A recent survey has revealed that thousands of schools in the State still lack basic facilities like toilets and electricity. The situation is no better even in big cities like Chennai.
According to the 2012-13-survey report of the Rashtriya Madhyamik Shiksha Abhiyan, 1,527 schools in the State have no electricity, 2,269 have no water facility, over a hundred has not even a single classroom, over 14,000 have no playgrounds and a staggering 10,954 schools have no functional toilets.
Chennai too doesn’t fare any better, as over a 100 schools in the city have no functional toilets and 41 have no functional water facility. Chennai has a total of 1,538 schools, according to the survey under various managements.
Coimbatore has about 600 schools without functional toilets. The report says that as many as 8,466 existing toilets in schools are non-functional, waiting for repairs.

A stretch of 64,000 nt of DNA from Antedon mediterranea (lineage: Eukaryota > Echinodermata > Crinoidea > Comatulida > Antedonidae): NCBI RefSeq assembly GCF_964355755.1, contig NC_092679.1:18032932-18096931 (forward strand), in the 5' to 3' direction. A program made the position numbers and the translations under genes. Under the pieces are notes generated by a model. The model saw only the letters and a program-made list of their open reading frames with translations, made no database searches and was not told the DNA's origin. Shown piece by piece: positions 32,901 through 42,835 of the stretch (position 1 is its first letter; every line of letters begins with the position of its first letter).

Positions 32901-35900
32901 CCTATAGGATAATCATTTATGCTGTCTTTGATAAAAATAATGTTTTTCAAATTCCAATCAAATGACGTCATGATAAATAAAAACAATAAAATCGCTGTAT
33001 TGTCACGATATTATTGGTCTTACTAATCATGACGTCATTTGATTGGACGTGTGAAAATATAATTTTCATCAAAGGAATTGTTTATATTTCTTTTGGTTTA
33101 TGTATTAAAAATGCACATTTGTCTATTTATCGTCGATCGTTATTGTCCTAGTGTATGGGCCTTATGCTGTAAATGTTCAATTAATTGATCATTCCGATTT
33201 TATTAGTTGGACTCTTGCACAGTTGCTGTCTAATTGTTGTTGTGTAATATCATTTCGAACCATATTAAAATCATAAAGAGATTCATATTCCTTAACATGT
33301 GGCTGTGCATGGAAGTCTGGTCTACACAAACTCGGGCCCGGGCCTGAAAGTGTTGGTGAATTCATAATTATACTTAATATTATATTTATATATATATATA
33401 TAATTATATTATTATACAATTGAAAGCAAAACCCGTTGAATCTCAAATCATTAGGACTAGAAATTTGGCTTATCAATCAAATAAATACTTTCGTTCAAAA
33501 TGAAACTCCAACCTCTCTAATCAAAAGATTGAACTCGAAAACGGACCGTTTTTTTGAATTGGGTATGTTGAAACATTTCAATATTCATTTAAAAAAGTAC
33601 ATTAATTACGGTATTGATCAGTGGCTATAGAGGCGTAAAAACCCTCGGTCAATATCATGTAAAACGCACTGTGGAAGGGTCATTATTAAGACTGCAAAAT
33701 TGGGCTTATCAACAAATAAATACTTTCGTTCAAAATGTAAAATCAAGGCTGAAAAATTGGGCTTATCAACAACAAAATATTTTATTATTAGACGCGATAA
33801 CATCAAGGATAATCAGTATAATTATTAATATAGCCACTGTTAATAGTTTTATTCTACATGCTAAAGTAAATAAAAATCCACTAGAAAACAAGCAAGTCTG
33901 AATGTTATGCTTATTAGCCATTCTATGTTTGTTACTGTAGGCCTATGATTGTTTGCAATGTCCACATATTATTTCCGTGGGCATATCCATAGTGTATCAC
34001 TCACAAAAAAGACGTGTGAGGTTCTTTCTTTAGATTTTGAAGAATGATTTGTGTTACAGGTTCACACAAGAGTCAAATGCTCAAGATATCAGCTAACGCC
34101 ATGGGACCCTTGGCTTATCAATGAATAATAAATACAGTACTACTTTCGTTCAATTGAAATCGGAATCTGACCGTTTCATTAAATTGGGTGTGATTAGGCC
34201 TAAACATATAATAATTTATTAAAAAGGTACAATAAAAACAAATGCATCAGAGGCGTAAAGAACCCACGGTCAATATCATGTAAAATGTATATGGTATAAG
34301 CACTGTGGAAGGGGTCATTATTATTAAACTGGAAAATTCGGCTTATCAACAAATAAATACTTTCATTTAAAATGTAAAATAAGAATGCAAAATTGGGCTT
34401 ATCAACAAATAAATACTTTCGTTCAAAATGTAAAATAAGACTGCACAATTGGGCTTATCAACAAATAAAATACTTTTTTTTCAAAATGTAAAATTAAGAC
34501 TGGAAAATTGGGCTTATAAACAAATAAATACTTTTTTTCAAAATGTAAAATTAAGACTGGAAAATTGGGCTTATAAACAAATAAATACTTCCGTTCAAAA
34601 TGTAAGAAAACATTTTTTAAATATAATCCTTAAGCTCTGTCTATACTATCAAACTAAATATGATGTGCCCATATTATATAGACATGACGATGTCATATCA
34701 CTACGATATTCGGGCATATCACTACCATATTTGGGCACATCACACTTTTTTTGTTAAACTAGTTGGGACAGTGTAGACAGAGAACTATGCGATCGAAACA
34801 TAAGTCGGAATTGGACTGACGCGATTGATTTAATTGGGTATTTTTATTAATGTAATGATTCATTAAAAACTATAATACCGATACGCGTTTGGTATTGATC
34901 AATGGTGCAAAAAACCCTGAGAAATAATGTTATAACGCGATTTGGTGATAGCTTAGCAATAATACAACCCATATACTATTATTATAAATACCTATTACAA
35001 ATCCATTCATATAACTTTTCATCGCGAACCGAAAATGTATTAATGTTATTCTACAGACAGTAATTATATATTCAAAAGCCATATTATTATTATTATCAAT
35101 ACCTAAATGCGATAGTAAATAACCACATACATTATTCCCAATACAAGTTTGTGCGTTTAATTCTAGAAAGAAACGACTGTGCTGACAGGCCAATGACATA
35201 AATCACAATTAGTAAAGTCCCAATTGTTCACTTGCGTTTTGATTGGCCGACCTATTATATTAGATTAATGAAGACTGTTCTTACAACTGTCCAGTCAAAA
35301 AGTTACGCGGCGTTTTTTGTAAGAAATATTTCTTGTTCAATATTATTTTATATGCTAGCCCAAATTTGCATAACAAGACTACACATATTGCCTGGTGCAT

Of the 56,571 schools under various managements in the State, 18,815 have no hand-wash facility. While over a hundred schools don’t have a classroom, 431 schools have a single classroom, 13,844 schools have just two classrooms. In fact, about 35 per cent of schools have three or less than three classrooms.
The midday meal scheme pioneered by the State has been emulated across the country. But here too all is not well. Over 15,000 schools in TN have no kitchen sheds to cook food and 347 of these use classrooms instead.
But on a more positive note, children with special needs seem to have an advantage in the State when compared to others.
Over 50 percent of schools have ramps; this is a total of 34,674 schools with ramps. About 4,500 schools, that account for about 8 per cent of schools, have toilets for children with special needs.
Experts in the education sector pointed out that absence of basic facilities like toilets was not only a health issue, but also one of the factors for increasing school dropout rate.
“For school students, especially girls, absence of proper toilet facility, is one of the reasons for dropping out, especially after puberty. This has been echoed time and again by NGOs. The absence of toilets also point towards a break down of mechanisms like yearly renewal of sanitary certificates of schools buildings. If the process is being carried out by the local bodies, how come so many schools are without functional toilets.” said Prince Gajendra Babu, general secretary of the State Platform for School System.